In the early years few other companies got involved with inserts, though Walter Karl and National Envelope were exceptions. But by the 1970s, more were moving in that direction, Mr. Henry said. On the mailer side, Columbia House, American Holiday and Mutual of Omaha were insert marketers that helped shape the marketplace, he said.
The landscape today has grown vast, with programs ranging from package inserts to billing statement inserts to catalog blow-ins, and mailers moving from the previously typical low-end offers to a greater variety of merchandise.
"Now you have a much more representative assembly of mailers using inserts, and many more to come," Mr. Henry said. "Sharper Image and Bose proved that inserts could sell high-end merchandise. Cabela's proved you could get every hunter to sign up for their catalog. There are dozens of success stories."
On the flip side, putting a program on the market is far simpler now, too.
"If your company has enough distribution to accept outside mailers, you can become an insert program by contacting any of the many competent managers," he said.
Though business is good, Mr. Henry said, it could be better if the industry as a whole promoted it more actively. He also said that the Internet is a challenge for insert managers and brokers that needs to be met in terms of how it fits with media plans.
With the distinction of being the longest-standing insert media firm, Leon Henry Inc. also remains under the management of its founder and his family even amid recent industry acquisitions such as Singer Direct being bought by Omnicom Media Group.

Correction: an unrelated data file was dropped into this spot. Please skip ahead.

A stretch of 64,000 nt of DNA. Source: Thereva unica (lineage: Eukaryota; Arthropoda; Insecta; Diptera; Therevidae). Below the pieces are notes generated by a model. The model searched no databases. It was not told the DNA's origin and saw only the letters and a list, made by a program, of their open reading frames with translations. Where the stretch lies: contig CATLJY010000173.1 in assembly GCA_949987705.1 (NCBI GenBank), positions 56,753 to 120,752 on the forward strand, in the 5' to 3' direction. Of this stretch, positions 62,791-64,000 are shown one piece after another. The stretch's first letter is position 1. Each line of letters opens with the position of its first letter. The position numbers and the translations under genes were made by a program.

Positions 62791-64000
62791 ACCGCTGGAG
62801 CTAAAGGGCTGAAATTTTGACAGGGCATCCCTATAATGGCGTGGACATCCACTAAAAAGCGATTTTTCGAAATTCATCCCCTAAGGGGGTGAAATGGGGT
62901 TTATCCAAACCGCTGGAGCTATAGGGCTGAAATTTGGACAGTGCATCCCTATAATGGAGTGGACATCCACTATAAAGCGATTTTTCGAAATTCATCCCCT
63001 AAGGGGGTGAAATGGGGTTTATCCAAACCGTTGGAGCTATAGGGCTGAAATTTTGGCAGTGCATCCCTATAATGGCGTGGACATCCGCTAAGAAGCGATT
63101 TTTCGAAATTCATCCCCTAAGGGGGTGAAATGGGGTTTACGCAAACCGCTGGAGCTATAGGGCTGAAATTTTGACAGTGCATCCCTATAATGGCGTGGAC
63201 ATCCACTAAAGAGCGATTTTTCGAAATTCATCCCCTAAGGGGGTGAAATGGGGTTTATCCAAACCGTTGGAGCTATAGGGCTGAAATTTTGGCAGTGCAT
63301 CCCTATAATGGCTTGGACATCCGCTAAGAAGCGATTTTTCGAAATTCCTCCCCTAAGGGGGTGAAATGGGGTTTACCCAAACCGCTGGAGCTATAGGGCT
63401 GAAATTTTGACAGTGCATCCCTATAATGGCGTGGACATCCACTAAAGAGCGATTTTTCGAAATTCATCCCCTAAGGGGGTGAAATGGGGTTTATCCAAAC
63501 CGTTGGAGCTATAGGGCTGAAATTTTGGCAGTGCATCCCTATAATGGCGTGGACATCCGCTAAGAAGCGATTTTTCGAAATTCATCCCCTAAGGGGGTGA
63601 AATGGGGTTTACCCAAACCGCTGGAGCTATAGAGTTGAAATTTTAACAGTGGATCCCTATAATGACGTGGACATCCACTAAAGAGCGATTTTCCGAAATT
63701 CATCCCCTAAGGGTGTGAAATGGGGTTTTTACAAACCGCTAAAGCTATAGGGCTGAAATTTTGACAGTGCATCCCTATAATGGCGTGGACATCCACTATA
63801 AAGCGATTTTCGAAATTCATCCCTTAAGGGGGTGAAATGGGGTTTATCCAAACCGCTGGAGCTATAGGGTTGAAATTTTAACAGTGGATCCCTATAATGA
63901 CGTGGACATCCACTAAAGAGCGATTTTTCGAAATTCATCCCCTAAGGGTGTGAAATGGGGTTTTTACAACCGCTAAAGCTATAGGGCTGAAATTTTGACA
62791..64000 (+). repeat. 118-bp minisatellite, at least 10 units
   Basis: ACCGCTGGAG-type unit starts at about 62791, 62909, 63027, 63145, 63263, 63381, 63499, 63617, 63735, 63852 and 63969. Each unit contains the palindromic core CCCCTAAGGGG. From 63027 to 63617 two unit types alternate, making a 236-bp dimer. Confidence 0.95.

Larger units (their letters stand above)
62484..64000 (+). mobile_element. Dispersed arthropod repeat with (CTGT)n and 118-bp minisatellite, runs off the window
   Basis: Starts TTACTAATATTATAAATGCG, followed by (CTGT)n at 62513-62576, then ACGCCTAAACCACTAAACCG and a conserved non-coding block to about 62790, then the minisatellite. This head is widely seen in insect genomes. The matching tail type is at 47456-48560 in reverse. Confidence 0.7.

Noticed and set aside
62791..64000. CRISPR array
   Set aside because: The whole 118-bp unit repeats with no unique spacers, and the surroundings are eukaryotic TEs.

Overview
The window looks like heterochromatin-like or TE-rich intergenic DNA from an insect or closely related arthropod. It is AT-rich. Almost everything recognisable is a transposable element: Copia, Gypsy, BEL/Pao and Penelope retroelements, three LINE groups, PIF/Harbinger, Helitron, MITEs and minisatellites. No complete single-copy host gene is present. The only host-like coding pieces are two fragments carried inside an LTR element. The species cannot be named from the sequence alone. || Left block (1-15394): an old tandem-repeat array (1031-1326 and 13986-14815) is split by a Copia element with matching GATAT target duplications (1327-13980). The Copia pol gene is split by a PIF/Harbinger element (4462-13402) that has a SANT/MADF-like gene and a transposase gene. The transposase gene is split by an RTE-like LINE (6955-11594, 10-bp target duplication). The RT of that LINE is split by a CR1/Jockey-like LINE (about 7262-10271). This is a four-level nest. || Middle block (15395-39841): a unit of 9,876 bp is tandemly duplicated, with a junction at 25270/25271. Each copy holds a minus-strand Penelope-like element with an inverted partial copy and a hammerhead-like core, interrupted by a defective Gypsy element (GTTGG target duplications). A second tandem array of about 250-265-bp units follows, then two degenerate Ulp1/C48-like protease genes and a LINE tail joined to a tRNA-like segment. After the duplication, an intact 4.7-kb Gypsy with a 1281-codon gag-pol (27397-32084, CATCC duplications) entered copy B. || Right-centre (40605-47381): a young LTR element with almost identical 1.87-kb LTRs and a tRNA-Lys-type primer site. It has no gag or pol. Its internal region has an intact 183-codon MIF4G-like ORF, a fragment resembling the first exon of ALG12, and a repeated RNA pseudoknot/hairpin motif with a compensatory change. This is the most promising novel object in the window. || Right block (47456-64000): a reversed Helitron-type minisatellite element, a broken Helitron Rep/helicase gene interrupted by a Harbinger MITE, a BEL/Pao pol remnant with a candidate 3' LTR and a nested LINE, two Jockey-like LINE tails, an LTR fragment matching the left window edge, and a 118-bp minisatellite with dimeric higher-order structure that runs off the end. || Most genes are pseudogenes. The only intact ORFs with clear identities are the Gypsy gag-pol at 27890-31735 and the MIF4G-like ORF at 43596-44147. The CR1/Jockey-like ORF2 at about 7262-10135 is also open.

"When the latest round of sales and collapses came into being, we felt that we were in a strong position to capitalize on our experience, name and the potential in the industry without needing to sell," Mr. Henry said.
As for retirement, Mr. Henry said he enjoys running his company with his family too much. He noted that the high point of his career was when his daughter Gail joined and subsequently was followed by his other daughters, Lynn and Barbara.
"Now they are leading the new generation of direct marketers in our company," he said.
Outside of the Henry clan, the longest-serving employee is senior vice president Linda Callahan.
"Our company has long had a policy of giving out responsibility to the limits of acceptance," Mr. Henry said. "While we are only 30-35 in staff, Thelma and I have seen that we cannot do it all ourselves, nor do we want to, and many others have abilities not seen when they were hired. I find that mentoring is a strong suit for me."
And one can't pay tribute to Mr. Henry without acknowledging his push to change the "alternative media" moniker to insert media, though he wouldn't take all the credit.
"I would be remiss if I did not credit Dean Barile with the motivation and inspiration based on a talk we had at New York DM Days five years ago," Mr. Henry said. "The insert media industry needs to grow up, and its membership especially among the broker/managers needs to pay back some of their dues in promotional activity."